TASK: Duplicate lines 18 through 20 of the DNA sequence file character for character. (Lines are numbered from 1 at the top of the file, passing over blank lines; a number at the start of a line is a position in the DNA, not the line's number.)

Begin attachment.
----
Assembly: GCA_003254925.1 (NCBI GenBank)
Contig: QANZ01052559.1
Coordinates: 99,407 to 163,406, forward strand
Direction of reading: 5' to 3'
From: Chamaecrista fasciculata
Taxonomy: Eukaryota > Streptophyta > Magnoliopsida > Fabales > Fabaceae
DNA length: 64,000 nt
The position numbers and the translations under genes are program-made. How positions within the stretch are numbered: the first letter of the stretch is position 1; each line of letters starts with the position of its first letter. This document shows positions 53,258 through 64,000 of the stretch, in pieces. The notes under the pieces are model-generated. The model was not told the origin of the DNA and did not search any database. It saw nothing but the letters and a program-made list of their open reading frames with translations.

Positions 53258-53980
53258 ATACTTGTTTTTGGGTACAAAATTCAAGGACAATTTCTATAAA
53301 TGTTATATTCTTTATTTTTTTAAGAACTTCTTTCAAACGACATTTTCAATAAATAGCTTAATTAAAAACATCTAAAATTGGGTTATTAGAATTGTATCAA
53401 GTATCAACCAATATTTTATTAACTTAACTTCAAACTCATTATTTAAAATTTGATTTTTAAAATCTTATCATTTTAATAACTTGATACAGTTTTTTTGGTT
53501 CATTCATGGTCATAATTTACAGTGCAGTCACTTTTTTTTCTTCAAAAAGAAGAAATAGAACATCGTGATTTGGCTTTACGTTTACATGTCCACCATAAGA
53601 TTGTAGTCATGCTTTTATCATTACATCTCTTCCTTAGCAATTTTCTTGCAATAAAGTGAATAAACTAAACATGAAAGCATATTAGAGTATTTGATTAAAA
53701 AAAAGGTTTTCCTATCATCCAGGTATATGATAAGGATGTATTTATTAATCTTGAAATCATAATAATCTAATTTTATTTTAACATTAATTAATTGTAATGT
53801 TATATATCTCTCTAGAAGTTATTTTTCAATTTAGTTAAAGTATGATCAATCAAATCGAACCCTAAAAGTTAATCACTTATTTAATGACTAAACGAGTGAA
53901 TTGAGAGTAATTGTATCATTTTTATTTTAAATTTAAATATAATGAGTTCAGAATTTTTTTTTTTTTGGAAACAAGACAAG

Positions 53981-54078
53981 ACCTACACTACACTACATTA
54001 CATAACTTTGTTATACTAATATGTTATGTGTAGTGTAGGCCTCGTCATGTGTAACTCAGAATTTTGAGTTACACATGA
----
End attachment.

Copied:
Positions 53981-54078
53981 ACCTACACTACACTACATTA
54001 CATAACTTTGTTATACTAATATGTTATGTGTAGTGTAGGCCTCGTCATGTGTAACTCAGAATTTTGAGTTACACATGA